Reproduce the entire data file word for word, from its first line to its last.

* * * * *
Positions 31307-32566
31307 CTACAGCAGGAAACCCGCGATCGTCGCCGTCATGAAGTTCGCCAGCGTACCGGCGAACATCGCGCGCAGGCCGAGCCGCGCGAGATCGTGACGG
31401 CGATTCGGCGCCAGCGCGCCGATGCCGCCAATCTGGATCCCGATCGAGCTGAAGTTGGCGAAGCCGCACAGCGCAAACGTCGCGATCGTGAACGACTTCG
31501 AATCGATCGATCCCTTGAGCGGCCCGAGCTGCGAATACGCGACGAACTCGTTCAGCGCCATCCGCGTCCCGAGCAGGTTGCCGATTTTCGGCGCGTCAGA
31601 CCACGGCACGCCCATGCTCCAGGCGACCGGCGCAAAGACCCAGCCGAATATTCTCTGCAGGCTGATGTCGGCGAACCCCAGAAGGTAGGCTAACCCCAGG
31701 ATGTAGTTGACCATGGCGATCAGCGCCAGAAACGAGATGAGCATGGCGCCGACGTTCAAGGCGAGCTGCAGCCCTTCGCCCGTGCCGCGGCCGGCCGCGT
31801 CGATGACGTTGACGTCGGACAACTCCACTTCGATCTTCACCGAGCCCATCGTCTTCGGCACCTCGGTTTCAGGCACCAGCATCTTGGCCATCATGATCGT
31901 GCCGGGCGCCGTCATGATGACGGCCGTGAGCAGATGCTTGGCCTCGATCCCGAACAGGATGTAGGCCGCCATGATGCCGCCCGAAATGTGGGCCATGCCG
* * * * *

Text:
Positions 31307-32566
31307 CTACAGCAGGAAACCCGCGATCGTCGCCGTCATGAAGTTCGCCAGCGTACCGGCGAACATCGCGCGCAGGCCGAGCCGCGCGAGATCGTGACGG
31401 CGATTCGGCGCCAGCGCGCCGATGCCGCCAATCTGGATCCCGATCGAGCTGAAGTTGGCGAAGCCGCACAGCGCAAACGTCGCGATCGTGAACGACTTCG
31501 AATCGATCGATCCCTTGAGCGGCCCGAGCTGCGAATACGCGACGAACTCGTTCAGCGCCATCCGCGTCCCGAGCAGGTTGCCGATTTTCGGCGCGTCAGA
31601 CCACGGCACGCCCATGCTCCAGGCGACCGGCGCAAAGACCCAGCCGAATATTCTCTGCAGGCTGATGTCGGCGAACCCCAGAAGGTAGGCTAACCCCAGG
31701 ATGTAGTTGACCATGGCGATCAGCGCCAGAAACGAGATGAGCATGGCGCCGACGTTCAAGGCGAGCTGCAGCCCTTCGCCCGTGCCGCGGCCGGCCGCGT
31801 CGATGACGTTGACGTCGGACAACTCCACTTCGATCTTCACCGAGCCCATCGTCTTCGGCACCTCGGTTTCAGGCACCAGCATCTTGGCCATCATGATCGT
31901 GCCGGGCGCCGTCATGATGACGGCCGTGAGCAGATGCTTGGCCTCGATCCCGAACAGGATGTAGGCCGCCATGATGCCGCCCGAAATGTGGGCCATGCCG